Smriti Irani steals the show: 8 takeaways from the JNU debate in Lok Sabha
It was decided that Rajya Sabha will discuss the Rohith Vemula's suicide and the JNU sedition controversy on the first day of the Budget Session. However, the Opposition, especially the Bahujan Samaj Party didn't allow that to happen. The House didn't function and the debate was postponed for the next day.
The Rajya Sabha will now discuss it in the second half of Thursday, after the Rail Budget.
But the reverse happened in the Lok Sabha. The debate which was supposed to take place after the Rail Budget was advanced to Wednesday.
More than 20 political parties and 27 speakers expressed their views on the issue. The discussion went on for more than 4 hours. Most of the political parties were present, however Congress MPs walked out when HRD ministry Smriti Irani was making her speech.
Here are some takeaways from what happened in both Houses.
Women leaders dominated proceedings in both Houses. The first half of the day belonged to BSP supremo and Dalit leader Mayawati. She and her MPs didn't let the Upper House function. They demanded two separate discussions on Rohith Vemula's suicide in Hyderabad Central University and on sedition row in Jawaharlal Nehru University.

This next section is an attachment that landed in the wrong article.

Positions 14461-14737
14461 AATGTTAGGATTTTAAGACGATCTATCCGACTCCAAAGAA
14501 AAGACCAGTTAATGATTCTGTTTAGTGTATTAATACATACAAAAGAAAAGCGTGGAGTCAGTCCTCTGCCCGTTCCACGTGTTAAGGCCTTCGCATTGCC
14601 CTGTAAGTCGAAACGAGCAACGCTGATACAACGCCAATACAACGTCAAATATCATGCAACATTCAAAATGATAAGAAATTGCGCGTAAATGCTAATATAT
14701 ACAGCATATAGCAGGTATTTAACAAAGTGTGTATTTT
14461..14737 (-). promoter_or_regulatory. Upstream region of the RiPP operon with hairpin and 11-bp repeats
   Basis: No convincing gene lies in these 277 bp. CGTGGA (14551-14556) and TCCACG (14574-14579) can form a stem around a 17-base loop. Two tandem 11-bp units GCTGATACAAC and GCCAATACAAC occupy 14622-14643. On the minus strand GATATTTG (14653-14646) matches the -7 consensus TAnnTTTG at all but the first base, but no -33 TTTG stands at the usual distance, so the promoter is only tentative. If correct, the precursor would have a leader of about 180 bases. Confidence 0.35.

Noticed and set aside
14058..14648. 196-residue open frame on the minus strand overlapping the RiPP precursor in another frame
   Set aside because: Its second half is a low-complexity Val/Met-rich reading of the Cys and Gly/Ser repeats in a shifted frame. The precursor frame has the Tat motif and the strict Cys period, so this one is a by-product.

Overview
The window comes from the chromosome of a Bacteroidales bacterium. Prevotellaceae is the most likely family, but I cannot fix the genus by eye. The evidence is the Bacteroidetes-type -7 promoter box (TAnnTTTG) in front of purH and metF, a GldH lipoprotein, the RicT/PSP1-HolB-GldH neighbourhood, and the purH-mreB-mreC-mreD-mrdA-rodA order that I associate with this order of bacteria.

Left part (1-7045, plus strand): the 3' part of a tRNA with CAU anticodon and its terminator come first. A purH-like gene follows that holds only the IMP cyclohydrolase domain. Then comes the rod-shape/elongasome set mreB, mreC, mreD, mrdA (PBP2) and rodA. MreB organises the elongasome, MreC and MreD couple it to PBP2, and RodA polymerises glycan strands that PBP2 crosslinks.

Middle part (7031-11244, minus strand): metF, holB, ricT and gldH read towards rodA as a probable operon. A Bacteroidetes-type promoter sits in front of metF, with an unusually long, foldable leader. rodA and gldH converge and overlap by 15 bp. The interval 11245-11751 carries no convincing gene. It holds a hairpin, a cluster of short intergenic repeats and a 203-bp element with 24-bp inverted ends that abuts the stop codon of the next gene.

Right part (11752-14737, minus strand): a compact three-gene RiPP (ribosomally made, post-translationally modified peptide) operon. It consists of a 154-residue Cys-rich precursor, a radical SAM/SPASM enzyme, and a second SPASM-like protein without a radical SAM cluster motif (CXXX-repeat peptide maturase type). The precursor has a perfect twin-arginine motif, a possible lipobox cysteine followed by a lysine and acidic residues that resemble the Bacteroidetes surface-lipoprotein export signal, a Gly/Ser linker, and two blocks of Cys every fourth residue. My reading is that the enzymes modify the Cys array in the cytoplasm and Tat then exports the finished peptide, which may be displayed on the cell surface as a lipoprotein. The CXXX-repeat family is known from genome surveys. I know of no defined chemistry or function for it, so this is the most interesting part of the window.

Mayawati also told the government that her party would continue to disrupt the House until the government makes it clear that it is including at least one Dalit member in the judicial panel inquiring into the death of Rohith Vemula. The second half entirely belonged to Smriti Irani.
Till now, she was the considered weakest link in the Cabinet and had become a favourite punching bag for the Opposition. Some even speculated that she might be on her way out as HRD minister. With this speech, she has not only secured her job, she emerged as a defender of the BJP, the Sangh Parivar and Hindutva as an ideology.
Her references to Mahishasur Mardini and invocation of Atal Bihari Vajpayee's poem would be music to the ears of the BJP's core constituency.
While scoring political points, Irani also managed to provide a report card of her performance as HRD minister and even the "favours" she has given out to politicians from other parties.
By saying that she was a woman married to someone from a micro- minority community, she played the victim card and turned the secularism debate around.
Needless to say, her speech would be shared widely by BJP and its supporters on the social media, disseminating the party's offensive on the sedition issue.
Home Minister Rajnath Singh was fulsome in his praise for Irani's speech. Some say the BJP may just have gained another Sushma Swaraj in Parliament.
However, her speech needs further and detailed decoding.
Before Irani's offensive, there were 2 speakers in the Lok Sabha who stood out - Sugata Bose of the All India Trinamool Congress and Tathagatha Satpathy of the Biju Janata Dal. Their speeches were undoubtedly the most sincere, focused and balanced among all the speakers.
They quoted from rich sources such as Aurobindo Ghose and Rabindranath Tagore. Their speeches were met with very little disruptions as most of the MPs present listened attentively.